So when we lose that, then we should teach it even if we are not religious. We should make sure that our schools and our children have some good knowledge of how knowledge, itself, came in the world in man and advanced and progressed. Today when we think about knowledge, we think about it in fragments. I think that in Christianity, and I will say that I know Christianity also, for I have studied the Bible. In Al-Islam and in Christianity and in Judaism and in other great world religions — all of these religions preserved for man that respect for the beginning of knowledge and the unity of knowledge. As the creation is one, then knowledge is one. We should respect that and keep that before us, and keep that in our focus. Let us make sure that the children in the schools have a respect for that.
Now I want to try to change the focus here and come to our religion. For Muslims, as I said in the beginning of this brief address, the sciences and true knowledge is sacred property. Our Prophet, peace and blessings be upon him, said that real or true knowledge, that is the sciences is the lost property of the faithful in the religion or the believers. It is the "lost property of the faithful in the religion."
That is to say that God Who created this universe, though He is merciful and all of those things, will allow the bad people to enjoy the good things in this creation up to a limit. He will also allow them to have access to the great tools that man needs for himself and the society. But He did not intend it for the bad people. He intended those great blessings for the good people. He intended it for those people who love Him and devote themselves to the worship of Him and who try to serve His Will and His Purpose. He intended those great tools of knowledge, of science, etcetera, to be our possession. They are our inheritance, according to the Holy Book and to the teachings of the Prophet. Again, they are our inheritance.
It is important that we know that the Prophet also made it an obligation on the Muslim community to respect knowledge, to work hard to advance knowledge, and to work hard to educate those without knowledge, that is, the masses of people. Long before Western civilization recognized the rights for all members of society or for all citizens to education, our Prophet preached and demonstrated support for that right by making it an obligation on those who had knowledge to share that knowledge and to pass that knowledge on to the illiterate and ignorant people in the society.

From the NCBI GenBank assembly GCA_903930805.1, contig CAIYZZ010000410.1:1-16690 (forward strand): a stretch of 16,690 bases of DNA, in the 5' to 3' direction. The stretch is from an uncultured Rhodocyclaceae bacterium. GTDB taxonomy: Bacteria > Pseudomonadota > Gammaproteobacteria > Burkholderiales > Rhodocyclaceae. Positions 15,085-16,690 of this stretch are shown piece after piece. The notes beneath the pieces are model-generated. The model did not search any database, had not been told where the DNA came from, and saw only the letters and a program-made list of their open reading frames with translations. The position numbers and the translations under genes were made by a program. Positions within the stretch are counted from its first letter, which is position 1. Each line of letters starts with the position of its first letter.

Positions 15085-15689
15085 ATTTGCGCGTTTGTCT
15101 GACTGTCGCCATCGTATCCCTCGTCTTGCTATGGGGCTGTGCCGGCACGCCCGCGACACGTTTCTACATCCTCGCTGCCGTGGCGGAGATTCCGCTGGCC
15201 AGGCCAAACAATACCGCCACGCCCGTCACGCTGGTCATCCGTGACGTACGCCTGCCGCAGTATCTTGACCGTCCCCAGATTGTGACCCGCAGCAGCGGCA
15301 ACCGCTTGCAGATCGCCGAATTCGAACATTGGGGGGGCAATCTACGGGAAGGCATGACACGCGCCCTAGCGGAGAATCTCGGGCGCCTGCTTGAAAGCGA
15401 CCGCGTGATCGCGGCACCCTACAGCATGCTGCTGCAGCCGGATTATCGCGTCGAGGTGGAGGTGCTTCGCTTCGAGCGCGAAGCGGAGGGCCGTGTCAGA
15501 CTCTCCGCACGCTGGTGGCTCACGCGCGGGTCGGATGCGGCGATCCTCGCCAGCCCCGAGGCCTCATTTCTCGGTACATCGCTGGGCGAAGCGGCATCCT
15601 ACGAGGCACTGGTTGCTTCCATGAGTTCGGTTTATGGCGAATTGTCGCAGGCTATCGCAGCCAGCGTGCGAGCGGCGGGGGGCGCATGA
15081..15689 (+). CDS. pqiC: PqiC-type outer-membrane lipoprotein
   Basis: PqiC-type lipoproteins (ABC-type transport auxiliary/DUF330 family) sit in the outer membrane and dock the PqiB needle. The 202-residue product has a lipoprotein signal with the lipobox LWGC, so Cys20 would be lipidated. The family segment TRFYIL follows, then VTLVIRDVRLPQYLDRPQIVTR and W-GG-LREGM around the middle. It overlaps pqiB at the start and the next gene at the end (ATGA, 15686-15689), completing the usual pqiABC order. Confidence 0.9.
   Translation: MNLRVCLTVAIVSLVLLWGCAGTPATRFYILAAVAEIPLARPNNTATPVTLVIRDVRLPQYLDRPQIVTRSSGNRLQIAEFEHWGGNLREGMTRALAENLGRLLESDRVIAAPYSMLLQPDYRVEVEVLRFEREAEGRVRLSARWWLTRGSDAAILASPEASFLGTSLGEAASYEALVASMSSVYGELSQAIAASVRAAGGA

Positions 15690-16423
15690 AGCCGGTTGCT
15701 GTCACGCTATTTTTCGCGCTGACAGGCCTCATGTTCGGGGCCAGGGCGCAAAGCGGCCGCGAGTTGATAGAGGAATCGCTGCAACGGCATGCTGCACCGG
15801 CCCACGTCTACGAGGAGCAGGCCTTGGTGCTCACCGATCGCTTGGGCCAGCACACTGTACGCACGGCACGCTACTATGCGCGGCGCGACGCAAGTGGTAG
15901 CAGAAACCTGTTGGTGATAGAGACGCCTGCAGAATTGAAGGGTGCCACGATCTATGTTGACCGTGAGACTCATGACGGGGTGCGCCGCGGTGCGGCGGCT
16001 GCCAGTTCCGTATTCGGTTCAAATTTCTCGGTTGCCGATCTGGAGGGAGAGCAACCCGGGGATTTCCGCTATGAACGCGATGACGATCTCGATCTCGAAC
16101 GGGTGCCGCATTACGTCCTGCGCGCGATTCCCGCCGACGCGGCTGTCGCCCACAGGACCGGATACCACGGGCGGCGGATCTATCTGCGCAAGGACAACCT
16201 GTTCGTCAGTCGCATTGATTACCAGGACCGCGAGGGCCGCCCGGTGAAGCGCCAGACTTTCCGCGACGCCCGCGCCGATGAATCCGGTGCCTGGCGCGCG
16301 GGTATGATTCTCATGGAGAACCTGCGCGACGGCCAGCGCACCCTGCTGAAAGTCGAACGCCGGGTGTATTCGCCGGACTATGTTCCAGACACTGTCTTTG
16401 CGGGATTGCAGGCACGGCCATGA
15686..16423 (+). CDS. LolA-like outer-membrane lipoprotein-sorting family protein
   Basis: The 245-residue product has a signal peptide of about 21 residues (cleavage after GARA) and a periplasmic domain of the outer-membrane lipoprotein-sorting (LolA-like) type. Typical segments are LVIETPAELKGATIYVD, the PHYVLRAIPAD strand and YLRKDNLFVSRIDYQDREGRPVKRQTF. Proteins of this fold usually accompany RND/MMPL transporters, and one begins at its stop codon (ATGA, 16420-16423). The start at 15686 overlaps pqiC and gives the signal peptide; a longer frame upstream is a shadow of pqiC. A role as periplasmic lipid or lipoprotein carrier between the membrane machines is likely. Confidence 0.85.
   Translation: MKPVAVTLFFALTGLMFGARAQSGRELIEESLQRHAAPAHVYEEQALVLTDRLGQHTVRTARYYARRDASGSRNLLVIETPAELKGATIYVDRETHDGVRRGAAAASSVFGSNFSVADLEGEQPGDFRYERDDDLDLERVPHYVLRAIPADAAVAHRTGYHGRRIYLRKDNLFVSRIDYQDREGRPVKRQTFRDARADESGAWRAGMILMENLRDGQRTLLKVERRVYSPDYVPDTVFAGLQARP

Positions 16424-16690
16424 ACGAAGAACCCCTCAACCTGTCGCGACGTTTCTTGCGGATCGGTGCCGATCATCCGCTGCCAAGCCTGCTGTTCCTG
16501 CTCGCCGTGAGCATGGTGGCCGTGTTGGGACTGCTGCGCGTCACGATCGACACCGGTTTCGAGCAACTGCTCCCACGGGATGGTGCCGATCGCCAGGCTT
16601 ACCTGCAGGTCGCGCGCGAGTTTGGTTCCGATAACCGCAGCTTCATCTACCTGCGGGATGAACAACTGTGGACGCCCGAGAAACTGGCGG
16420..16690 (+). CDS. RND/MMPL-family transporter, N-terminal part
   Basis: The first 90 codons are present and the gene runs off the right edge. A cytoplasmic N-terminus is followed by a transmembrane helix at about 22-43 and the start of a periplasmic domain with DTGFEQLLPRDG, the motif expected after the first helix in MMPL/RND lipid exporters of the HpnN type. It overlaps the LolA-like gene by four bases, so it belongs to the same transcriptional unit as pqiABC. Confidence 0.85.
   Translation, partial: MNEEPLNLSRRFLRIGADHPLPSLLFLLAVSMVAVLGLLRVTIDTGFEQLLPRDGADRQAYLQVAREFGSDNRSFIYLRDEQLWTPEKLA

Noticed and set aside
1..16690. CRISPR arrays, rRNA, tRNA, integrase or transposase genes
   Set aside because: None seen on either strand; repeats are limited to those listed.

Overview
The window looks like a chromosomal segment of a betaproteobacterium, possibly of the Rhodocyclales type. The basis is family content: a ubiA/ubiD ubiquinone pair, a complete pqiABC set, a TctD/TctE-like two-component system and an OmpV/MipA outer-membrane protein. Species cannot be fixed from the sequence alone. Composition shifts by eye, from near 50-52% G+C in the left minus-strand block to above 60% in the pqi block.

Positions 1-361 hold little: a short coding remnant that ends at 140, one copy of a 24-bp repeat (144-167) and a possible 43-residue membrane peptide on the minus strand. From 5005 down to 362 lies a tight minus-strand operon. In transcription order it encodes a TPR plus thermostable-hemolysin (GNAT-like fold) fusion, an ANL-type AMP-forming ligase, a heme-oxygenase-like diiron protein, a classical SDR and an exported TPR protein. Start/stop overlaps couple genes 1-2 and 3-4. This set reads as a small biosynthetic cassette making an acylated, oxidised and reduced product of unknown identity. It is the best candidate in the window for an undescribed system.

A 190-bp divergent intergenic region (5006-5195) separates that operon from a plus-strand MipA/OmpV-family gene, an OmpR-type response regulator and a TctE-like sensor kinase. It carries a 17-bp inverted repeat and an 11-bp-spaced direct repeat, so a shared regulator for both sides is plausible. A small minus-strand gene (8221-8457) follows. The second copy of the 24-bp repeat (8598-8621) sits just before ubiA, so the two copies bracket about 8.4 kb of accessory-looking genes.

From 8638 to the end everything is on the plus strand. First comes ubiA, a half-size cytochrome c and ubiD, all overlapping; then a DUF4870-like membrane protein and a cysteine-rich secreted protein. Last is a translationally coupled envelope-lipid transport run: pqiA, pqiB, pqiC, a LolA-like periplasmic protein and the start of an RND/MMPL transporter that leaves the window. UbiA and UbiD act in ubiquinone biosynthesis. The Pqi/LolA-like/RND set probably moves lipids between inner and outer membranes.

Prophet Muhammad, himself, was a prophet and a teacher. He taught and educated people, and he preached the message. He did both. In fact, he was an all around man. He was the head of the state. He was the regulator of the economy of the state. He was in all of the roles. He was a soldier on the battlefield and a general for the army. He was all of these things and the complete man. But that precious man took the time to teach an uneducated person to read a few letters, to read a line. And he made it an obligation on those who knew to teach others.
One of the names of the Book that he brought is "that which is to be read." And that is the name by which we identify the Book by right now, "Qur'an." It is from "qara'a," which means to read. "Qur'an" means that which should be read and recited.
Lastly, it was our Prophet Muhammad, peace and blessings be on him, who brought the community of men to recognize the right of women to have an equal share in education. The Prophet gave an incentive to men when he said, "if any father will spend on two daughters to see that they are educated, he will be given the Paradise by God. God will admit him into the Paradise."
There is much to be said, but the evening has been spent well. And in the words of Ms. Wallace which were so good and so satisfying to my heart, I right away just cancelled out about two-thirds of what I was going to say. Thank you very much.